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Im looking at the problem:

Write a program which reads a sequence of integers and displays them in ascending order.

Im creating an ArrayList (which I am new to) and I want to populate with integers input from the command line. With an array I could use a for loop with

 for (int i =0; i < array.length; i++) {
      array[i] = scanner.nextInt();

but with an ArrayList of unbounded size Im not sure how to process the input?


class SortNumbers {

public static void main(String[] args) {

List numbers = new ArrayList();
Scanner scanner = new Scanner(System.in);
System.out.println("Enter some numbers.");

while (scanner.hasNextInt()) {
int i = scanner.nextInt();
share|improve this question
As soon as you're populating a list from scanner you whould probably iterate over scanner and just add to a list. – Piotr Gwiazda Aug 21 '12 at 13:46
Please make sure you read this when asking homework questions (as most of your questions seem to be) meta.stackexchange.com/questions/10811/… – mjaggard Aug 21 '12 at 13:57
@Dave: the line: List numbers = new ArrayList(); will give rise to warnings based on raw types. Since you know (or assume) that the numbers will be integers you should define the list with type information, see my answer (or Piotr's). – posdef Aug 21 '12 at 14:38
up vote 5 down vote accepted

The idea with using ArrayList is to avoid the deterministic iteration counts. Try something like this:

ArrayList<Integer> mylist = new ArrayList<Integer>();
while (sc.hasNextInt()) {
    int i = sc.nextInt();
share|improve this answer
Thanks. How do I exit the while loop after entering a line of integers, ie not enter an infinite amount of integers? Im sure theres an easy way to do it,its just confusing me at the moment. – BLL27 Aug 21 '12 at 13:57
The sc.hasNextInt() should return false when the next token is not an integer (better put, when the next token cannot be parsed as an integer). See the documentation: docs.oracle.com/javase/7/docs/api/java/util/… – posdef Aug 21 '12 at 14:35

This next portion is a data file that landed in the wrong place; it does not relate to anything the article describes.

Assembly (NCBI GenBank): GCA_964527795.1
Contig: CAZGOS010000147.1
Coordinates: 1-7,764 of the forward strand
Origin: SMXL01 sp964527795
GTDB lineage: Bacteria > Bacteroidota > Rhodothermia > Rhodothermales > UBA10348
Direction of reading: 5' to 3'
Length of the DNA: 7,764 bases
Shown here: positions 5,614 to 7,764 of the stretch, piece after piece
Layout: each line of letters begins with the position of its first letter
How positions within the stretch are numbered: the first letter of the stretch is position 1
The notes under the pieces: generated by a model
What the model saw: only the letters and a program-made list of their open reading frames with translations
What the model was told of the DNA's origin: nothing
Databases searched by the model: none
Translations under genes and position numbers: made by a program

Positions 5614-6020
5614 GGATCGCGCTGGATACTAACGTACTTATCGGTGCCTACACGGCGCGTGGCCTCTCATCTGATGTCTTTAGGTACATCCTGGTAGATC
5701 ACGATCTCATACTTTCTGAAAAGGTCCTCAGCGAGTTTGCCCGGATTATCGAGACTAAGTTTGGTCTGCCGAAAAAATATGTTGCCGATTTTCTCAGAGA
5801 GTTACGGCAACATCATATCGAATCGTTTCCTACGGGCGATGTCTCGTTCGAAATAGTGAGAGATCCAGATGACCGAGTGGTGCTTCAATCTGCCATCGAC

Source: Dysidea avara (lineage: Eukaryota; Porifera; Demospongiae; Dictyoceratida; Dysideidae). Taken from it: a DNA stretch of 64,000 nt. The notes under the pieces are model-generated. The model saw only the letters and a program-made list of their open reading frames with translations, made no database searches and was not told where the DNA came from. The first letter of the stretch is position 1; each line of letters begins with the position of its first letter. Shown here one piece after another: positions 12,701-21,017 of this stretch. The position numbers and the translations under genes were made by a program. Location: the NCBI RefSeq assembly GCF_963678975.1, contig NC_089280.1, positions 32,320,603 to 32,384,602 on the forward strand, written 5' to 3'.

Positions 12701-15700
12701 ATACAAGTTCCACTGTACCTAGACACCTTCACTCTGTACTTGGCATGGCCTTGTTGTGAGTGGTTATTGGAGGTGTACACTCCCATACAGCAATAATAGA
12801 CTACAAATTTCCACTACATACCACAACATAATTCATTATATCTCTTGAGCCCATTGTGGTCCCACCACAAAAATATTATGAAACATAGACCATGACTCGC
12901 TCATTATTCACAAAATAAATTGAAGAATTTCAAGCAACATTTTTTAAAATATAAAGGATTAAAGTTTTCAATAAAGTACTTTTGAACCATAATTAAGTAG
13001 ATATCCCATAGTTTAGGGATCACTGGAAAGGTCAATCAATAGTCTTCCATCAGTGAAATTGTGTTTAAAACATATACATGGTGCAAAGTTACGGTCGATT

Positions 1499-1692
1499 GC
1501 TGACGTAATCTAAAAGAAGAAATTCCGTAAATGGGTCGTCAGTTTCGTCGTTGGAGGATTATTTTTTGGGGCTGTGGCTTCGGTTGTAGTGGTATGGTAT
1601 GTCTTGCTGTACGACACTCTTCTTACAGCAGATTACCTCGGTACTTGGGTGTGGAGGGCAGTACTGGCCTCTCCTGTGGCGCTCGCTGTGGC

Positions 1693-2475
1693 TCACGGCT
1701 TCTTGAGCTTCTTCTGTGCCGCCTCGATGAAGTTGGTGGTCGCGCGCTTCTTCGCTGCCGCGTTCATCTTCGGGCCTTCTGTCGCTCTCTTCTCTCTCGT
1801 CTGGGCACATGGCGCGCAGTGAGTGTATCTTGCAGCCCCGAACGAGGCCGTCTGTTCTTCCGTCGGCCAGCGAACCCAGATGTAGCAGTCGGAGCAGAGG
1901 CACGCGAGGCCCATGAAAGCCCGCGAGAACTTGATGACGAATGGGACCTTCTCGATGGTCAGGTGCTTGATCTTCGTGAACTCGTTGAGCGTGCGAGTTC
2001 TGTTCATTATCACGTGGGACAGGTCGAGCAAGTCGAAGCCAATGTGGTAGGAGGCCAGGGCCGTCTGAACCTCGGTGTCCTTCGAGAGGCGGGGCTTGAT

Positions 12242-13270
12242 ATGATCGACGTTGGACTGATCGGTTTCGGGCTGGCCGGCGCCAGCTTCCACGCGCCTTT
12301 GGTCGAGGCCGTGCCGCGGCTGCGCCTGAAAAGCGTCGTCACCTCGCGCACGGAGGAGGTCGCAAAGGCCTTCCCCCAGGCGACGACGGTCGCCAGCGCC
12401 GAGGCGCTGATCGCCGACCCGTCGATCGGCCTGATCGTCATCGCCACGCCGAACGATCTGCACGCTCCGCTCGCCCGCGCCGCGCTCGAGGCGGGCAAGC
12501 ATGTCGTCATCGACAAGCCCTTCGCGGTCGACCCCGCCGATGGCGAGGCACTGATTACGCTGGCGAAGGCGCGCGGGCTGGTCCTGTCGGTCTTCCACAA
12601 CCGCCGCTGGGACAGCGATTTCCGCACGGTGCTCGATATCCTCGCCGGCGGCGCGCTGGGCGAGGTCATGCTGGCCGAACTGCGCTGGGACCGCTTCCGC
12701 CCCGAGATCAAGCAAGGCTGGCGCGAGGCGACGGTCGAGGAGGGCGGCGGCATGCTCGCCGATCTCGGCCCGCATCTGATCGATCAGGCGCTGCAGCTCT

I'd rather iterate over scanner and just add to a list:

List<Integer> list = new ArrayList<Integer>();

then sort it.

share|improve this answer

You need to use ArrayList add method



You don't need to do for loop while using arraylist. As you add content, list size will increase automatically.

share|improve this answer

First if you have an ArrayList, you would not use [] to access/set the elements. That's for arrays, which is different from an ArrayList. You would use the add method,

Second, you need to sort the ArrayList. Check out Collections.sort in the API.

Finally, to iterate over a List, there are many constructs available. One of the most common is..

List<Integer> numbers = new ArrayList<Number>();


for (Integer number : numbers {
share|improve this answer
import java.util.ArrayList;
import java.util.Collections;
import java.util.List;

public class sortArrayList {

    public static void main(string args[]) {
        List<Integer> arrList = new ArrayList<Integer>();
        while (scanner.hasNextIint()) {
share|improve this answer
You need to not use back ticks when posting code over several lines. You also need to use a better standard of code - for example Java class names should have a capital letter to start. – mjaggard Aug 21 '12 at 13:59

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